Before even seeing how pricing will even out over time, I’d predict that my own preference would be to pay $5–10 per app for an annual subscription. That would still let me pick and choose a number of apps, but also simplify the billing process for me because I could account for those expenditures in one shot each year. Yes, there’d still be bills to keep track of, but it’s a bit less of a hassle than a monthly cycle. 


The coverage from The Verge and Daring Fireball didn’t explicitly state it (maybe because it hasn’t been spelled out yet), but I’m assuming that unsubscribing from an app will mean that I won’t be able to use it after the subscription is over. So not a subscription in the magazine sense (where you keep your old copies but don’t get new ones), but rather subscriptions in the Netflix sense (where being a paying customer grants you access to the service). If that’s the case, then ceasing to pay for a subscription of 2Do, for example, will probably mean I won’t be able to continue using the copy that I have (or the last update that was released). I am a little worried about this, but it will probably make me even more decisive about the apps I truly need in the everyday.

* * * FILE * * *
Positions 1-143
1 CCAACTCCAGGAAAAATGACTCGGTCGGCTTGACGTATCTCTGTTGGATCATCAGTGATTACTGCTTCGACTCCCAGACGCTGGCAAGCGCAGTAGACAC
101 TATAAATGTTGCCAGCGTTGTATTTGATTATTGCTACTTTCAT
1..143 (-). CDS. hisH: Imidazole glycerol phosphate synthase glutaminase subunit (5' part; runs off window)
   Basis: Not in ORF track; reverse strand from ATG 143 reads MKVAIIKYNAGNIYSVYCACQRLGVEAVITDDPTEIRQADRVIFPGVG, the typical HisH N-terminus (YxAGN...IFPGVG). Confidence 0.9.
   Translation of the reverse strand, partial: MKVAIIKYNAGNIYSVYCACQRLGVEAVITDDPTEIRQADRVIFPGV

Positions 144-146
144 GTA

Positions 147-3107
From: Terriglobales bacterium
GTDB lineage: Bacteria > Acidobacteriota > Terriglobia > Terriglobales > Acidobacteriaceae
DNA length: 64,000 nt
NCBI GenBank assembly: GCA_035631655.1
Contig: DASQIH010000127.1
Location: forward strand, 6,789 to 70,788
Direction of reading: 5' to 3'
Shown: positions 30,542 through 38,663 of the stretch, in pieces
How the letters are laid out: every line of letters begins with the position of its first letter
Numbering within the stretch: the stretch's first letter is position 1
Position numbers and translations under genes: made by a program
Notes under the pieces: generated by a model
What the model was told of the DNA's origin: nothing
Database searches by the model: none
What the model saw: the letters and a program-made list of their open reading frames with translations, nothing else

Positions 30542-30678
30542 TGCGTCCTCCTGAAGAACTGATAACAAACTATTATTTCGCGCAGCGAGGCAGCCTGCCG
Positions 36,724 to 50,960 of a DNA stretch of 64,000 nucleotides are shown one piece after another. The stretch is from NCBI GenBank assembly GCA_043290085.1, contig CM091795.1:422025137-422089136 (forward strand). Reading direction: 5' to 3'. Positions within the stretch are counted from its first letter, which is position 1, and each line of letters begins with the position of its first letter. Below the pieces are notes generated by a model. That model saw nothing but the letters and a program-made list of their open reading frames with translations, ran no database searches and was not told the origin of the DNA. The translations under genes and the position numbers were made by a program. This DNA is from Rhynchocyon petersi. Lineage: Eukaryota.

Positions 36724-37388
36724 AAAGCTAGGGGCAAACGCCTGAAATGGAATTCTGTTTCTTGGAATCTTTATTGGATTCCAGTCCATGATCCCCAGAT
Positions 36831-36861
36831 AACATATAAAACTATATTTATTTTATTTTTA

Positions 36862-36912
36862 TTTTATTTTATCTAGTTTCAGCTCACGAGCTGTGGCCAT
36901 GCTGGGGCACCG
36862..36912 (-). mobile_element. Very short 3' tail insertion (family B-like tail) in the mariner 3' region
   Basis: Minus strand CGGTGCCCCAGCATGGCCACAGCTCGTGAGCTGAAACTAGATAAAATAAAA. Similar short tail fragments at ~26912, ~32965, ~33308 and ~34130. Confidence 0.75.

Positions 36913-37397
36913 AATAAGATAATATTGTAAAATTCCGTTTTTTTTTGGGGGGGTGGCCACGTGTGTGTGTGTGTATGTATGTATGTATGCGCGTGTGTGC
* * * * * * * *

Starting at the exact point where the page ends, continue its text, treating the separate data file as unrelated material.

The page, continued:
However, I’ll wait for more word from Apple about this before I activate Worrying Mode, and it may be the case that only a specific set of apps truly make the leap towards subscription pricing. After all, it wasn’t so long ago that I thought I’d be using apps on my wrist…and it’s now been twelve months and I barely ever use apps on the Apple Watch.